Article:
OPINION: Marketing Society - Time to collude with consumers, not just intrude

TiVo: now there's a four-letter word to send a shiver down the

corridors of commercial television if ever I heard one. Will the

prospect of empowered consumers filtering commercial messages out of

their evening in front of the box relegate TV advertising to non-league

status? Some say it's inevitable.



I would argue that the British public already filters out what they

don't want to see. Witness the dash for the kettle during the ad breaks

in Millionaire and tell me I'm wrong. Add the 40,000 hours of TV

available each week to your average media-saturated Sky Digital viewer

and you'll see why the old adage that media planning isn't rocket

science is wrong. How can you get through to the media-savvy,

self-selecting 21st century consumer?



Nowadays people want information that helps them make proper, informed

choices before they make a buying decision. Gathering and using customer

data effectively allows businesses to treat their customers much more as

individuals, and if you can discover how and when your customer would

like to be communicated with, you're on the right track toward creating

a rewarding relationship with them. But the form of dialogue between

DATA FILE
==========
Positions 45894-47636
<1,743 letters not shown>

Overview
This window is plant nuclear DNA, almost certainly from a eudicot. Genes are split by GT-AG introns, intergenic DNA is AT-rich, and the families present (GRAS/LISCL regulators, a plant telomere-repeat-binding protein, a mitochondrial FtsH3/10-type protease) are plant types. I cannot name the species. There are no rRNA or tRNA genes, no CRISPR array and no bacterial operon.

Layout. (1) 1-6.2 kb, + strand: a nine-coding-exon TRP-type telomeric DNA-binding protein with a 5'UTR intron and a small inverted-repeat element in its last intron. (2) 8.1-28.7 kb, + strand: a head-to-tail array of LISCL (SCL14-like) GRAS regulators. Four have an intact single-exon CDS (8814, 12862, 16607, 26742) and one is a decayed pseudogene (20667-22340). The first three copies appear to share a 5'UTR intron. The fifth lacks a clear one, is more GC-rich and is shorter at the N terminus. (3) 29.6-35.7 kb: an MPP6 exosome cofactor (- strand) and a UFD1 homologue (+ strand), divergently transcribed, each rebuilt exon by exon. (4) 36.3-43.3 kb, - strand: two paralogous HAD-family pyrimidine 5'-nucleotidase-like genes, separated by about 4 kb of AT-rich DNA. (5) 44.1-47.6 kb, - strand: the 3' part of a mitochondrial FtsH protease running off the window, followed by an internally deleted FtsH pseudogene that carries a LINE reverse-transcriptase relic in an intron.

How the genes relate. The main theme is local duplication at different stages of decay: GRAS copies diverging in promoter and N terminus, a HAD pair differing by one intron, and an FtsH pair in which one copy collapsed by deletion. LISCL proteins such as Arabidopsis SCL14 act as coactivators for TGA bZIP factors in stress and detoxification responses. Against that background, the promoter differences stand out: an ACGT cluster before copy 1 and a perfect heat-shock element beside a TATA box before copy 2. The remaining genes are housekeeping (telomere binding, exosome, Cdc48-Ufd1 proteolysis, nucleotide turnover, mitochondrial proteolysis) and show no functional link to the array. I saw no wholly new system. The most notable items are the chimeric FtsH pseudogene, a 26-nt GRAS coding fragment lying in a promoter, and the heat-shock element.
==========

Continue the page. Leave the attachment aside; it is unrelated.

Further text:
companies and consumers must be right one. Research from the Henley

Centre shows customers welcome dialogue with their favourite brands - as

long as it is on their terms.



At this point let me introduce a new concept - the 'prosumer'. In the

age of the prosumer, successful companies will take the time to gather

enough data on existing and potential customers, turn that data into

knowledge and then create a dialogue through which to turn the knowledge

into understanding.



Profiling your customers in this way enables you to adopt a more subtle

and personal approach.



And what is the best form of communication? Most firms adopt a

mixed-media approach. And there is little doubt that mail, in all its

forms, is in the vanguard of the growing data-gathering market.



Agencies of various types with expertise in both the fuel (customer

databases) and the medium (mail) propose that a data strategy is central

to a company's commercial success.



While some companies are good at communicating with their customers,

others communicate badly, use the wrong mix of channels, or fail to

communicate at all.



When the internet fuelled an explosive growth in the number of dotcom

consumer businesses, pundits predicted the web would be the ideal

vehicle for firms to create one-to-one communications with consumers.

But look at what happened.



The continued growth and effectiveness of mail media shows that some

traditional methods of marketing and building relationships with

customers, honed to the needs of the modern consumer age, remain highly

successful in the digital age.



The lesson for marketing professionals is that whatever media mix they

use, it must contain at least one medium that zeros in on the demands of

their customers and satisfies their requirements. The traditional

advertising model has always been based on intrusion. Perhaps the way

forward is collusion.



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